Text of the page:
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A promissory note, also known as a loan contract, is a written promise to repay a loan. Promissory notes can be secured or unsecured and can be a good option for raising capital to start or expand a business.
Our skilled attorneys advise clients on the best loan options and payment structures to meet their needs.
Promissory Contract Terms and Conditions
Every promissory note contains specific terms and conditions, which include the following:
- Amount of the loan
- Term of the loan (including the date by which it must be paid in full)
- Interest rate
- Penalties and late fees
- Collateral used to secure the loan (if any)
- Repayment schedule (installment payments, balloon payments, or on-demand)
- Consequences if the loan is in default
- Parties to the loan
In addition, the note may include whether the loan can be prepaid without penalty and other terms as agreed upon between the parties. It should also address state law when applicable. For example, under Florida law, lenders are required to pay a stamp tax, which is 35 cents for every $100 of the amount borrowed under the note. This tax is capped at $2,450 per loan.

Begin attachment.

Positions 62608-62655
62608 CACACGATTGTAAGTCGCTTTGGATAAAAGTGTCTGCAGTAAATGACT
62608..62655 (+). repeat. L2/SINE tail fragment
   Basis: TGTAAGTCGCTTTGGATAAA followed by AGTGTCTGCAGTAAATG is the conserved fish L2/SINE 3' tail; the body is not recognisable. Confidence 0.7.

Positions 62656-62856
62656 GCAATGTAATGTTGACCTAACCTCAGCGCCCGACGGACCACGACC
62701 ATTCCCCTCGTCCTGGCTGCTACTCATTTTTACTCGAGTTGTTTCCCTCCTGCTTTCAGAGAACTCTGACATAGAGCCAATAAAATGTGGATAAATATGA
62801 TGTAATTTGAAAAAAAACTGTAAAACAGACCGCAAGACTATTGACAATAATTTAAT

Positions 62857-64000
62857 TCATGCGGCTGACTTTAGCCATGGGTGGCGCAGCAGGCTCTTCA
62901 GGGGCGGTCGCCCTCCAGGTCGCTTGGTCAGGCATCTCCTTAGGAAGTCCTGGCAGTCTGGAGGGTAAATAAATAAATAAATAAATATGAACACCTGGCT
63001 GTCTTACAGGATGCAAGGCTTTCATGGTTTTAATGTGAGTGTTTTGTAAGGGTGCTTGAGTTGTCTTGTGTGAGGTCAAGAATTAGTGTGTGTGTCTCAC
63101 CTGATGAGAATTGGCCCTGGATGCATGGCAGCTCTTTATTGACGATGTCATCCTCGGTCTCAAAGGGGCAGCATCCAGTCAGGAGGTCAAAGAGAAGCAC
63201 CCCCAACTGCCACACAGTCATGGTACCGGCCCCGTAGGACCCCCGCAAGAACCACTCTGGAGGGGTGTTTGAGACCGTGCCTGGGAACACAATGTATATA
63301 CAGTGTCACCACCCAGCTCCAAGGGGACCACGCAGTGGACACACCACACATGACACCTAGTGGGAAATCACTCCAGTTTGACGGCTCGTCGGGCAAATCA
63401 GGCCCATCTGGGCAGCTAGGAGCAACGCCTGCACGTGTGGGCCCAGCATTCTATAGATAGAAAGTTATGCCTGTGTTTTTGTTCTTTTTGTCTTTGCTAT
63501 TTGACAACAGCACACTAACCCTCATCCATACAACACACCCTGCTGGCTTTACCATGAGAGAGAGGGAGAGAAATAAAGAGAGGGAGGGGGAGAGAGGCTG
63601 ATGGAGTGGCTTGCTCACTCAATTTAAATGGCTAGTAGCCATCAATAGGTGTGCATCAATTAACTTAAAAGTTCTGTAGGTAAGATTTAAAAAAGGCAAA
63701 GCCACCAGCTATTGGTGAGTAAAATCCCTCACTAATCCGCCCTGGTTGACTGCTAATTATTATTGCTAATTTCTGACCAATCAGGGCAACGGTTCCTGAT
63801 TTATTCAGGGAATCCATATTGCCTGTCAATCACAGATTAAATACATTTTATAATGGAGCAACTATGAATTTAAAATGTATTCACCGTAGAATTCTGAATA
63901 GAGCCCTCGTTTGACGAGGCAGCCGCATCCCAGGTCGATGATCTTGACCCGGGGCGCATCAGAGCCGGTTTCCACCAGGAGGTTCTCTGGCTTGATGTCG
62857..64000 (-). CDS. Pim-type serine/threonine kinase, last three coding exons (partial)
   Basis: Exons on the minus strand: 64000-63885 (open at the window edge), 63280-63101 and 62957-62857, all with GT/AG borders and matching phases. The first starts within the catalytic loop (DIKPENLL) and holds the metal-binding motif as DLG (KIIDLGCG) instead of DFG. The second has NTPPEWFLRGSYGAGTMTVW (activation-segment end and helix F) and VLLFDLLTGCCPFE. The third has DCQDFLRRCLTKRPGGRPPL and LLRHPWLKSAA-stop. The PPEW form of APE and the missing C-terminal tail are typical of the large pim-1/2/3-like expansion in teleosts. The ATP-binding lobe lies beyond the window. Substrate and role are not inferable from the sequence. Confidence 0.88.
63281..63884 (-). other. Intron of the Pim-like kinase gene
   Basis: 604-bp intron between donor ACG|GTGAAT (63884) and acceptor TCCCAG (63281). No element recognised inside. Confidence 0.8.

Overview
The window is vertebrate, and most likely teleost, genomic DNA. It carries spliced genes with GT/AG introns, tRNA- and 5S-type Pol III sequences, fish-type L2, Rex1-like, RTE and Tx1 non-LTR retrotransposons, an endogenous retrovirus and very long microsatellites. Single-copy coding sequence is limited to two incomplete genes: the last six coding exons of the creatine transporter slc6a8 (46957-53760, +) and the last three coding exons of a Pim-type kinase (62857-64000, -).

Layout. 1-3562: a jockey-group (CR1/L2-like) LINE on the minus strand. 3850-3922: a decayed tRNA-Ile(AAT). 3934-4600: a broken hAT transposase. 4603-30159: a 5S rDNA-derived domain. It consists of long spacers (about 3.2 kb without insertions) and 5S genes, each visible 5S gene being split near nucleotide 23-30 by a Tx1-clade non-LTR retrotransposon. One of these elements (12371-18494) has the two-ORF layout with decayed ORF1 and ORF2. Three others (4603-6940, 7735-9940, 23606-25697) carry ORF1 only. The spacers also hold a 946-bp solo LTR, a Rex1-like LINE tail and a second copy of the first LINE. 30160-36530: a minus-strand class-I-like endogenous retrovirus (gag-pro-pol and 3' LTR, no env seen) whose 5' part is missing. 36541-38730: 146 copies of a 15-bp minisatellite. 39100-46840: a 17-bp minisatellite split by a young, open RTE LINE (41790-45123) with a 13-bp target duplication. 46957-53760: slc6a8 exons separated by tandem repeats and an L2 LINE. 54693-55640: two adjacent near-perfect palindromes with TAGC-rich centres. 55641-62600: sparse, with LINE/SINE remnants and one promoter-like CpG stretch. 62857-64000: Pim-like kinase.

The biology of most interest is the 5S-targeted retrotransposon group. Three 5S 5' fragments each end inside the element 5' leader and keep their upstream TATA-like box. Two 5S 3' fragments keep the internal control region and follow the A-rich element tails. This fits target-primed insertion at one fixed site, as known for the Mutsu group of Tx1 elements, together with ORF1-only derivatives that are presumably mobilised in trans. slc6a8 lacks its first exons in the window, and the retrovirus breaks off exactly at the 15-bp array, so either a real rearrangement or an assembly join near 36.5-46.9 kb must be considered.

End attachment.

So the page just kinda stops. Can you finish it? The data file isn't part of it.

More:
In addition to drafting promissory notes, our attorneys have extensive experience assisting clients with legal issues related to promissory notes. For example, where a loan was taken without a promissory note or the note did not adequately represent the agreement as understood between one or more parties.
To avoid issues that can arise from the lack of a promissory note, an inadequate note, or an unenforceable note, we strongly recommend the following:
- Use a promissory note when you are borrowing money from family or friends to avoid later confusion or unmet expectations.
- Do not use an online form to create a promissory note. These documents are broad and may have standard terms and conditions that do not reflect your situation or protect your interests.
- Do not sign a promissory note until you fully read and understand the terms.
Thrift McLemore will draft or review a promissory note to assure that your interests are protected and that the terms, especially interest, penalties, late fees, and repayment schedule, are reasonable. Our expert attorneys will also explain how your legal business structure may result in personal liability for the loan if the business fails or the loan is otherwise in default.
Our aim is to assure that your promissory note provides the capital you require for your business with terms and conditions that protect your interests. Our attorneys also strive to limit your personal liability in the event that the loan falls into default.